A "telephone screen" can be conducted by anyone within an organization, from Human Resources up to the CEO. Does it really matter who actually conducts that first telephone interview? In my experience, yes, it absolutely does.
The first interview is not only an opportunity for a company to gather basic information about a potential candidate, but it also gives that candidate a first impression of the company. Having the wrong person conduct this interview can lead to losing a good candidate before he or she has even set foot in the door.
So, who should conduct the first phone interview? Well, that depends on several key factors:
- Level of position: Depending on what level of position the company is looking to fill, the person conducting the interview may vary. When hiring a receptionist to answer phones and handle basic administrative duties, it’s probably not necessary to have the CEO do the initial phone screen. In this situation, having someone in HR conduct the interview is perfectly acceptable. On the flip side, if you’re hiring for a senior-level/management position, it’s important to have a higher-ranking individual conduct the initial interview. A higher-level candidate wants to speak with someone who understands the position and can give him or her greater insight into the position’s details, rather than just the basics of the company.
- Size of company: With a very large company, many times the first interview is simply a screening process. In this case, it will typically be conducted by someone within the HR department. With larger companies, candidates expect this, so it’s perfectly acceptable. With smaller companies, in which there may not even be an HR person, the phone interview should be conducted by someone directly related to the position. Whether it’s the person to whom the position reports or a manager/director within the department, it should be someone who will be working directly with this person and can answer potential questions about the position and company.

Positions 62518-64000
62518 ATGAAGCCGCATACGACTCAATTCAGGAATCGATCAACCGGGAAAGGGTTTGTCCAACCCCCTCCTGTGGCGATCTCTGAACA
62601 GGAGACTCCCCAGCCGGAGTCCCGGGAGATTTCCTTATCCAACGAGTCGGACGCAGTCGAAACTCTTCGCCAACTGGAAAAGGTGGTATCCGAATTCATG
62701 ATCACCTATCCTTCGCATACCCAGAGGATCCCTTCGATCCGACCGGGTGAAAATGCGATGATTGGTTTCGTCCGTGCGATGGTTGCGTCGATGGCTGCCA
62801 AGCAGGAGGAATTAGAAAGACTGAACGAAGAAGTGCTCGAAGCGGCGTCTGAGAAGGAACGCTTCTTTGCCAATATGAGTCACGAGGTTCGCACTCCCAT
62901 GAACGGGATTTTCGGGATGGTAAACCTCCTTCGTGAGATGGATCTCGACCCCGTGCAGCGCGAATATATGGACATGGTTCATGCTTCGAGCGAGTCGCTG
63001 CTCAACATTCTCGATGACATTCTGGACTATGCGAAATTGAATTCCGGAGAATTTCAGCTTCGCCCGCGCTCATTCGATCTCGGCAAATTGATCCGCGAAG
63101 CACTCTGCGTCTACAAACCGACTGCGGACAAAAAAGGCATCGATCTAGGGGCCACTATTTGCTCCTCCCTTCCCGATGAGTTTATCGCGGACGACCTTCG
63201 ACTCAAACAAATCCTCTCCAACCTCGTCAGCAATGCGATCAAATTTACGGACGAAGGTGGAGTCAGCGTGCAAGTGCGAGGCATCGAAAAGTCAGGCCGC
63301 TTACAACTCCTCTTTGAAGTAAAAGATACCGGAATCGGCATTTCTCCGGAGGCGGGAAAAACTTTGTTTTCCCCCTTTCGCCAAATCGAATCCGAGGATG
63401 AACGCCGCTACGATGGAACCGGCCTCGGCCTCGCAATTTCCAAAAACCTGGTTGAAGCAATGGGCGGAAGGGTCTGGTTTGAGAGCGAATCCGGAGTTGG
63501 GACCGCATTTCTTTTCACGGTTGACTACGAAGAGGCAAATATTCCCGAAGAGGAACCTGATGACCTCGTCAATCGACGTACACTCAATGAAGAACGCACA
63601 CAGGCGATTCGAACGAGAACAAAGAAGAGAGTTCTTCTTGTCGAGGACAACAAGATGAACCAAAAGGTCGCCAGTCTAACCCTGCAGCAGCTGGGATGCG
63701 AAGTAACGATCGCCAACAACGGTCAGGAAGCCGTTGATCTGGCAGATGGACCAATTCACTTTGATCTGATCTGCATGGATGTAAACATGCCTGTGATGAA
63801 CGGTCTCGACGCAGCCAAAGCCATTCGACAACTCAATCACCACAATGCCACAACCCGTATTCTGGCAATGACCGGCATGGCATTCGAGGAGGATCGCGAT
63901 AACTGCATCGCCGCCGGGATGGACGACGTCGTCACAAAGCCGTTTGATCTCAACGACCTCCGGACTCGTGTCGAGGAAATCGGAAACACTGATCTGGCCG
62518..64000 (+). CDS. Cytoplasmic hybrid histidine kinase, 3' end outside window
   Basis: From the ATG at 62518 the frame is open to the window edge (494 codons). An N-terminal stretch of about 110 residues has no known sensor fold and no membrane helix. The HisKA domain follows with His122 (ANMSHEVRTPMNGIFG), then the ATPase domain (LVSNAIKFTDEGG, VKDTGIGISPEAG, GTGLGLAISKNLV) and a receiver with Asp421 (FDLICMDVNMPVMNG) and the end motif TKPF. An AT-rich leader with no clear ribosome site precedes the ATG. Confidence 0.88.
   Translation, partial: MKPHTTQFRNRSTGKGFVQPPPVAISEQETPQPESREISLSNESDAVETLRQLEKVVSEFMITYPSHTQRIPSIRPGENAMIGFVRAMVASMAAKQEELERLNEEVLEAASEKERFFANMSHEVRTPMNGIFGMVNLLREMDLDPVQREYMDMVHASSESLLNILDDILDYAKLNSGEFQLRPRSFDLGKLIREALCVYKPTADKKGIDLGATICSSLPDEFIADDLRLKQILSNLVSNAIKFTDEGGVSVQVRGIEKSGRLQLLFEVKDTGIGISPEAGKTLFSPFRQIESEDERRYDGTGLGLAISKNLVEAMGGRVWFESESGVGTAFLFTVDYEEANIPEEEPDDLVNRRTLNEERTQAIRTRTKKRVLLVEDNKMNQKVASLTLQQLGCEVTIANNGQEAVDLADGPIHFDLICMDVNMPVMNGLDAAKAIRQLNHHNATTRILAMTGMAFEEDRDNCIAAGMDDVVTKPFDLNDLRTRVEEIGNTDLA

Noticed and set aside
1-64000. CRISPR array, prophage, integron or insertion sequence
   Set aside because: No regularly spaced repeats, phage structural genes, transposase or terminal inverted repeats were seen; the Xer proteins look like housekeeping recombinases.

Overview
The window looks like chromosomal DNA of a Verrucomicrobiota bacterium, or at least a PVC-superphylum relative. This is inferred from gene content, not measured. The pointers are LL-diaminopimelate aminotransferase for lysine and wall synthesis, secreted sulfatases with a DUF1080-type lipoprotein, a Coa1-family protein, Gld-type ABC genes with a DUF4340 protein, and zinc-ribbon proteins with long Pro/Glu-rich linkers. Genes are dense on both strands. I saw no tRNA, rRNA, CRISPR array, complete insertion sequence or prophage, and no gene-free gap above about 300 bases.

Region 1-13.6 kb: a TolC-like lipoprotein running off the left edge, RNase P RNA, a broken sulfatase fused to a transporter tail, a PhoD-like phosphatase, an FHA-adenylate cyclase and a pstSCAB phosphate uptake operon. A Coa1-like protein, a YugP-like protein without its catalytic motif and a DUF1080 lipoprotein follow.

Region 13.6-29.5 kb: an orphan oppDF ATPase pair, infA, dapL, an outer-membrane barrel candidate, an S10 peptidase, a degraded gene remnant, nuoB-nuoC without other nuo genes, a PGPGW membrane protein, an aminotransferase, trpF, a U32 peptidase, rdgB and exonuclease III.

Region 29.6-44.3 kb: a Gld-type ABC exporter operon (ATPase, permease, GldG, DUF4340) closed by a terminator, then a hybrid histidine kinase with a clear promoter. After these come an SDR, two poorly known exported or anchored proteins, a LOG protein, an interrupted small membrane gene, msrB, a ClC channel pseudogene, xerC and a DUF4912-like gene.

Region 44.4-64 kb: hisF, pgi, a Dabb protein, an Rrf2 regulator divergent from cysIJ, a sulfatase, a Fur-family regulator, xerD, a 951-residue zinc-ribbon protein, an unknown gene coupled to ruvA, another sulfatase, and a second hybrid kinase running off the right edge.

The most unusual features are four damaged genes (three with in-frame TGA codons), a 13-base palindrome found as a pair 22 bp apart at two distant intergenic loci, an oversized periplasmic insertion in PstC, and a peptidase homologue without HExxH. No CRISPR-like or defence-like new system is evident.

- Interview process: The shorter the interview process, the more important it is to have a key person conduct the first interview. If it’s only a two- to three-step process, with fewer opportunities to gather information as well as make an impression, each step should be completed by an individual who will be working directly with the new hire. If there are four to five steps along the way, it’s acceptable — and even expected — that the first phone interview will be a general screening call, so it’s not particularly important who conducts the call.
So, when delegating the phone interview, be sure to choose the right person for the right position. Remember, the candidate is interviewing the company every bit as much as the company is interviewing the candidate, so the first impression is important on both sides.
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